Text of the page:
Colonel Christine King would be a good Commissioner of Police
Stabroek News
March 9, 2002

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Dear Editor,

The pleasure was mine to have had a brief association with Col. Christine King in the production and presentation of a certain programme. In a recent interview on GTV, she hinted to her imminent retirement from the Guyana Defence Force. This astute woman can offer her country an unmatched service in another position. In this regard, I suggest that President Jagdeo give Guyana an excellent 36th birthday gift by appointing Col. Christine King as Commissioner of the Guyana Police Force. This outstanding soldier would bring to the police force qualities that are vitally necessary to salvage this institution. She has the discipline, the tenacity, the professionalism and the will to create the change at the leadership level where the change is obviously needed.

Col. King as a trained social worker would understand the responsibility of the commissioner's office and the force in securing the social anatomy of the citizenry. She would know that it's the force's responsibility to inform the public and not conduct the affairs as if the commissioner is the institution.

Look at the way the New York commissioner of police fields questions from the press, you get the feeling that he understands that he owes it to the society to make the information available. Where the information is not there he accepts it as his duty to go and find out (investigate). A police force needs a commissioner who will make such attitudes the ethos of the force.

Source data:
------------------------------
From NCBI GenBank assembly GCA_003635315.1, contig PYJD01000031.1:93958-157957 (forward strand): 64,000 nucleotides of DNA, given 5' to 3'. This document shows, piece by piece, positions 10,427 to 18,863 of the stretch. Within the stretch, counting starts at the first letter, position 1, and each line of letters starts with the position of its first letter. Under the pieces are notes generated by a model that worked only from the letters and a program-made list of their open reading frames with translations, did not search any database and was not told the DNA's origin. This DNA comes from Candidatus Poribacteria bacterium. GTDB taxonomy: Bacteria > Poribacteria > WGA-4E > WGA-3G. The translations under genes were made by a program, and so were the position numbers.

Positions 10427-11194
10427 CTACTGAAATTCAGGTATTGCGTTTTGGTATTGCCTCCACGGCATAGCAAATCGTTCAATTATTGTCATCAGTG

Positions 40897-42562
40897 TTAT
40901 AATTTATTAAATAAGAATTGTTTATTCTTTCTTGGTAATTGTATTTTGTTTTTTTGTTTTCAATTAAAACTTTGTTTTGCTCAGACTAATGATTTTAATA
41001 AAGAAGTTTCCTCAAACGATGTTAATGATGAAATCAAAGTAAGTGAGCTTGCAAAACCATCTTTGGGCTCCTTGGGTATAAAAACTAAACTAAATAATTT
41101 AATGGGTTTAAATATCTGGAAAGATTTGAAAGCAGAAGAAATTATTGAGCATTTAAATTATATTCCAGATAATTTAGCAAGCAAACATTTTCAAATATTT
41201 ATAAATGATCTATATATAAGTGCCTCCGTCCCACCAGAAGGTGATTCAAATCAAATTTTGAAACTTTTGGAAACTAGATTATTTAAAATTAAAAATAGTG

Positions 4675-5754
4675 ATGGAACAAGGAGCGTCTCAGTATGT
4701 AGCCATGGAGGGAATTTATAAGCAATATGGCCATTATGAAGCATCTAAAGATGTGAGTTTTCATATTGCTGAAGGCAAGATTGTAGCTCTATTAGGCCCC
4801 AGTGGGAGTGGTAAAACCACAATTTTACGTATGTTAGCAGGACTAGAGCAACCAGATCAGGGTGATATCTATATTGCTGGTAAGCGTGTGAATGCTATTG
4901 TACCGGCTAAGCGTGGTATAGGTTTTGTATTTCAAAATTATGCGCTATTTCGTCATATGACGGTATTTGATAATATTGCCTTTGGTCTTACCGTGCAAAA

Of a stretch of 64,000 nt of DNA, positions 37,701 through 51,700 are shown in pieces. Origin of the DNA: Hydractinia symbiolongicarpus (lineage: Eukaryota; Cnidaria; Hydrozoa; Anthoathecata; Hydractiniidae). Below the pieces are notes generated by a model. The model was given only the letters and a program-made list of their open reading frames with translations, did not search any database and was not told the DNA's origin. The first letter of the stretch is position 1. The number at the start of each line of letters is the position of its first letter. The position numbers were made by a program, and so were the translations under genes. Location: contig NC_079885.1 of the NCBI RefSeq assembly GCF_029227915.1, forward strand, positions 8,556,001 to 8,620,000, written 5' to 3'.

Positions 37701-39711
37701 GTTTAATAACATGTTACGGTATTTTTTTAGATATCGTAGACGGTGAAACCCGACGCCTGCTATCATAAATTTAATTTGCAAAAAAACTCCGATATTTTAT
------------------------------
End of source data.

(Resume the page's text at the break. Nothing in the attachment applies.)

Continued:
Our security demands that one who understands the power and need for proper example leads the police force. Col. King has singled herself out as such a person. We learned that her rise to the high position she now holds was not as a result of political favour; it was due to hard work and dedication to a cause. She is a fine example to other women who have to labour for recognition in a man's world. When a woman, in a `man's job', rises to such heights without lying low, she is effect says, `I cannot be bought or sold'. Society cries out for such persons.

Col. King's gender may be frowned upon as her greatest obstacle. That is because our socialisation process has nurtured in us this `man's world' mentality. Yet it is probably her best ally, if she were appointed to the post.

Men have by and large been like phantoms. Many of society's important institutions seem to suffer with the disease `menopause' (Men On Pause) a personal adaptation.

Menopause is used here to describe a state in which men have been placed on pause as on a CD player. The CD continues to spin; giving the impression it is in operation. It consumes electricity but provides no music.

Col. King's professionalism will benefit the force immensely. Society abounds with reports of reckless mini bus drivers who are untouchable since they operate vehicles that are owned by police officers. One conductor berated a police corporal at the Plaisance car park. The bus was badly parked and the rank asked the driver to get in line. When he refused, the rank instructed him to empty the bus and go to the Eve Leary station. The driver and conductor instructed the passengers to ignore the officer shouting, `Y'all don' come out de bus, is `e bass (boss) vehicle'. Campaigns are started and stopped just as fast. The road carnage continues unabated. Killer drivers are back in the seat to continue their killings probably to be classified as `serial killers'. While all of this is going on, the authority seems to be helpless, hapless, incapable of rescuing the situation. As a member of the army and a professional. Col. King is untainted with corrupt policing and is therefore capable of promoting values that will lend to restoring dignity and professionalism to the police force.

Yours faithfully,

F. Summer